"We have a parenting problem, not a poverty problem," Mike Petrilli writes at Flypaper. I agree that parenting matters greatly to a child's academic success or failure, and in fact may be the single largest determining factor. But Petrilli concludes that the best way to solve the "parenting problem" is through cultural messaging promoting marriage and stigmatizing divorce, so that kids benefit from growing up in two-income households. This ignores, I think, the concrete reality of life in many low-income neighborhoods, where many women are making a rational choice when they remain single.
Here in New York, for example, only one of every four young black men has a job. The communities from which these men hail have also been decimated by the drug war; 17 percent of adult black males have been incarcerated, compared to 2.6 percent of white men. In addition, low-income women, regardless of race, are three times more likely to experience violence from an intimate partner.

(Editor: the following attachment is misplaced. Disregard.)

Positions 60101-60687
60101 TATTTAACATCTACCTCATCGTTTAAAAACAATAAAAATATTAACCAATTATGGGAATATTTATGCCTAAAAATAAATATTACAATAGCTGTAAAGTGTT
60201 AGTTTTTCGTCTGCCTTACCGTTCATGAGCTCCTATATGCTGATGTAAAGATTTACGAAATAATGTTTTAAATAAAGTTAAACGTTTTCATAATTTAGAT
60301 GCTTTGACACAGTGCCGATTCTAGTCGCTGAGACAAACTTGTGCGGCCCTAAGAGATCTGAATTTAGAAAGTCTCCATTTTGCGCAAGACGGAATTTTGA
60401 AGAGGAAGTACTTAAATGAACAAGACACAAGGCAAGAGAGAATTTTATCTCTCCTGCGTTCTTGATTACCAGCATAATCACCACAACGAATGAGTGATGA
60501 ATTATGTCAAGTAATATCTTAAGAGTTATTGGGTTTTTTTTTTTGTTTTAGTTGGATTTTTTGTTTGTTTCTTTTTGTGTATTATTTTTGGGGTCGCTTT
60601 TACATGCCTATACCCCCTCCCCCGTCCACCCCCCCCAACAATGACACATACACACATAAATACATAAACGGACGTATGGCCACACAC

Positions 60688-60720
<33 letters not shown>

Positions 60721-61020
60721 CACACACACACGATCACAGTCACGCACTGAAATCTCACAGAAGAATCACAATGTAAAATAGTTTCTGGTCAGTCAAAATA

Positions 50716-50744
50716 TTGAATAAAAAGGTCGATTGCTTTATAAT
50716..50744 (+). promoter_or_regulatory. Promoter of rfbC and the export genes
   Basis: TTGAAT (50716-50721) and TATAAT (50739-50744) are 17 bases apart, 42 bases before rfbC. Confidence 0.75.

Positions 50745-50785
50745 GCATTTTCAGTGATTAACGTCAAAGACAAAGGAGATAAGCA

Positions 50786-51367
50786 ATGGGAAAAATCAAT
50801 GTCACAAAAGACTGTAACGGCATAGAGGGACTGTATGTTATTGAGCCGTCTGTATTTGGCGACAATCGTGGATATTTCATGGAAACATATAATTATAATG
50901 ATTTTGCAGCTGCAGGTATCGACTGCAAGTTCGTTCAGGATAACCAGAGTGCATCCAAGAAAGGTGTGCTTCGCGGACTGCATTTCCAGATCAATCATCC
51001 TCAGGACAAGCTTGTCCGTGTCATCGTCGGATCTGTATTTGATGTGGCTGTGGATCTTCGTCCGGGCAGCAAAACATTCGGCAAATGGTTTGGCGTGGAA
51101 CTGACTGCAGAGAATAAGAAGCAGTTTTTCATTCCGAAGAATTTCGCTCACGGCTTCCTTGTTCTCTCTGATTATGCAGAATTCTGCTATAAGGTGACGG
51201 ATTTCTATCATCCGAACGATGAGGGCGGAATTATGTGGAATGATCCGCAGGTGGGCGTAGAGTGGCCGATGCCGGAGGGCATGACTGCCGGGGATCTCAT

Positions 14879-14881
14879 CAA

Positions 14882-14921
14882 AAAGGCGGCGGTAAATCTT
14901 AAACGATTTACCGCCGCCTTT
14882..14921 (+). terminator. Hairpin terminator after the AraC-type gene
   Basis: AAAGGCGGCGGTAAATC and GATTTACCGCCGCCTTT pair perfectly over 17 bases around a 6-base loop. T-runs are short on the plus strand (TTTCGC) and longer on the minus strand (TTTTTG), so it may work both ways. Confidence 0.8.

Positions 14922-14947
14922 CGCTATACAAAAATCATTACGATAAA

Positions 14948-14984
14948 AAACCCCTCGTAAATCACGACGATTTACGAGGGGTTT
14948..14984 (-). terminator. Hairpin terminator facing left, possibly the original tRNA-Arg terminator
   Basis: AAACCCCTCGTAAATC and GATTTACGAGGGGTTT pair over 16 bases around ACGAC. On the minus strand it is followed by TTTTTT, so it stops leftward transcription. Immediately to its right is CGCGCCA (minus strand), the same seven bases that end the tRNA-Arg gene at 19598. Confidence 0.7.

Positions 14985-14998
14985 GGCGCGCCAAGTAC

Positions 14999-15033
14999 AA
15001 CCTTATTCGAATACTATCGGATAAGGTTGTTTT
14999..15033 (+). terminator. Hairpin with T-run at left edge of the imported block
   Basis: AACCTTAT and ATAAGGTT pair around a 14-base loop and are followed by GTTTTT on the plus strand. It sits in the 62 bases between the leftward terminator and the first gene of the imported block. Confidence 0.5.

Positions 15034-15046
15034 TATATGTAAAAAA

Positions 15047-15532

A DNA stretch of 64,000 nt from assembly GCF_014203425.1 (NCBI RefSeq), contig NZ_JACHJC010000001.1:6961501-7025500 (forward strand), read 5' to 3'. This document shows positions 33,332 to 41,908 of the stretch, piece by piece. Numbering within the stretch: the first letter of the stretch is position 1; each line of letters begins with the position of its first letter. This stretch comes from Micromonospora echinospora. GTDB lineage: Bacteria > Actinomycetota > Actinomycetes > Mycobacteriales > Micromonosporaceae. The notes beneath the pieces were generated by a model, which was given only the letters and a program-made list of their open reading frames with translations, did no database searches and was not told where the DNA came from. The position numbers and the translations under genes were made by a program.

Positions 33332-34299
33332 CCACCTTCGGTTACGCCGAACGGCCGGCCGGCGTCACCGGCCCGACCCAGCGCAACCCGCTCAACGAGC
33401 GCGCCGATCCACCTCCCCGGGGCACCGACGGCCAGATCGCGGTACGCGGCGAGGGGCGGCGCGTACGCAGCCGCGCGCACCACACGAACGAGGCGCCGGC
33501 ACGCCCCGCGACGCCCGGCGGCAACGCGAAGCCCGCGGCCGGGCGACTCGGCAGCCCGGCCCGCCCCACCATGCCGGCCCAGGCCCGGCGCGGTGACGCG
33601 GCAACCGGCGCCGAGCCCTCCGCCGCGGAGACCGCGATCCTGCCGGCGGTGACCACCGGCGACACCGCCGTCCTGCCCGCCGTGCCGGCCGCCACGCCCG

In other words, as sociologists Kathryn Edin and Maria Kefalas demonstrate in one of my favorite books, Promises I Can Keep, low-income women often prefer to remain unmarried because the men in their lives--men facing chronic unemployment in the legitimate economy, or who may be addicted or engaged in criminal behaivior--simply do not make stable husbands or fathers.
If we want to get to the root causes of the "family values" issues in poor neighborhoods, we need to think not only about culture, but take a broad approach to social and economic policy-making, one that reforms the drug war, creates jobs, and, yes--educates people of all ages about the benefits of delaying childbearing and forming strong marriages.